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Fifth Street Finance Corp. (NASDAQ:FSC)

F1Q12 Earnings Call

February 9, 2012 10:00 AM ET

Executives

Stacey Thorne – IR

Len Tannenbaum – CEO

Bernie Berman – President

Alex Frank – CFO

Analysts

Joel Houck – Wells Fargo

Mickey Schleien – Ladenburg

Robert Dodd – Morgan Keegan

Greg Mason – Stifel, Nicolaus

Casey Alexander – Gilford Securities

Operator

Good day, ladies and gentlemen, and welcome to the First Quarter 2012 Fifth Street Finance Corp. Earnings Conference Call. My name is Carol and I will be your coordinator for today. At this time, all participants are in a listen-only mode. We will be facilitating a question-and-answer session towards the end of today’s conference. (Operator Instructions) As a reminder ladies and gentlemen this conference is being recorded for replay purposes.

I would now like to turn the presentation over to Ms. Stacey Thorne, Director of Investor Relations. Ma’am?

Stacey Thorne

Good morning, and welcome everyone. My name is Stacey Thorne and I’m the Head of Investor Relations for Fifth Street Finance Corp. This conference call is to discuss Fifth Street Finance Corp’s first fiscal quarter ended December 31, 2011. I have with me this morning, Leonard Tannenbaum, CEO; Bernard Berman, President; and Alex Frank, Chief Financial Officer.

Before I begin, I would like to point out that this call is being recorded. Replay information is included in our January 4, 2012 press release and is posted on our website www.fifthstreetfinance.com. Please note that this call is the property of Fifth Street Finance Corp. Any unauthorized rebroadcast of this call of any form is strictly prohibited. Before going into our earnings portion of the call, I would like to call your attention to the customary Safe Harbor disclosure in our January 4, 2012 press release regarding forward-looking information.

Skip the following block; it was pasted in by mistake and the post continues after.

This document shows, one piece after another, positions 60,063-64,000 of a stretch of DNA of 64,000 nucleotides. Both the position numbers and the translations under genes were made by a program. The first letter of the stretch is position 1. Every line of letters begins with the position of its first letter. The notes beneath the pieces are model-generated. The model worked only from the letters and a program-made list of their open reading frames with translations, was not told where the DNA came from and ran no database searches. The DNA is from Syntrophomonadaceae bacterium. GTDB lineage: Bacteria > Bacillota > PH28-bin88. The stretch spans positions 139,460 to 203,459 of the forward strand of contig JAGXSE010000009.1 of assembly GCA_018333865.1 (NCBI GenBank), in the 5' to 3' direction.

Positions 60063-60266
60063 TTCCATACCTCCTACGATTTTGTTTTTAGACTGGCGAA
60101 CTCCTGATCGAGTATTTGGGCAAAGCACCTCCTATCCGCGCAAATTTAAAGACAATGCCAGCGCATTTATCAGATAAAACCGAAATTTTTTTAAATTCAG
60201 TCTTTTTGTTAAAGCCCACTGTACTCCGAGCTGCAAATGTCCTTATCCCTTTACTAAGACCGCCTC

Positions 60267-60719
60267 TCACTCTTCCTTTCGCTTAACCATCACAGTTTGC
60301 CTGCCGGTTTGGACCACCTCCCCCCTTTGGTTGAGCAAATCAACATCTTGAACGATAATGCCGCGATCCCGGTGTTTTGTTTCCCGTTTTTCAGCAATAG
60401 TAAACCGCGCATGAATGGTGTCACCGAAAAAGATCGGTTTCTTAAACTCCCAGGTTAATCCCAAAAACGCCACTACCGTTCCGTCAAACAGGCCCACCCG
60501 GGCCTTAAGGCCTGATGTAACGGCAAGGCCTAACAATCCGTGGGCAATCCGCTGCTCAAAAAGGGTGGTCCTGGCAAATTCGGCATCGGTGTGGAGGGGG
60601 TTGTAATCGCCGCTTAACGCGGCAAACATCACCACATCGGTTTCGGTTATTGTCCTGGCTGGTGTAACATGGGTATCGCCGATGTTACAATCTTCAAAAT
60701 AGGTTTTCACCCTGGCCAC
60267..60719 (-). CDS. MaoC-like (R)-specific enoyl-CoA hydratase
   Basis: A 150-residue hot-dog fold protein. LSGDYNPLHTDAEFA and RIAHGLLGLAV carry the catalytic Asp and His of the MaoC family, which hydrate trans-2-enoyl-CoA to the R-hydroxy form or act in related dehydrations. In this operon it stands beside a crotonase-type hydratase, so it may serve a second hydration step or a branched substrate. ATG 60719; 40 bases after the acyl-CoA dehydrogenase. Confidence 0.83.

Today’s conference call includes forward-looking statements and projections. And we ask that you refer to our most recent filings with the SEC for important factors that could cause actual results to differ materially from these forward-looking statements and projections.

We do not undertake to update our forward-looking statements unless required by law. To obtain copies of our latest SEC filings, please visit our website or call Investor Relations at 914-286-6811. The format for today’s call is as follows: Len will provide an overview, Bernie will provide an update on our capital structure, and Alex will summarize the financials, and then we’ll open the line for Q&A.

I will now turn the call over to our CEO, Len Tannenbaum.

Len Tannenbaum

Thank you, Stacey. Welcome to the 2012 lending environment. Unless Republicans win the Presidency and control both chambers of Congress, we believe the taxes will increase next year. As the odds change on the outcome of the election during the year, we expected to have a substantial effect on M&A activity. As the tax increase that will occur next year from the expiration of the Bush tax cuts coupled with the extra tax from ObamaCare may incentivize owners of businesses to accelerate any sales plans they have in the next few years for 2012.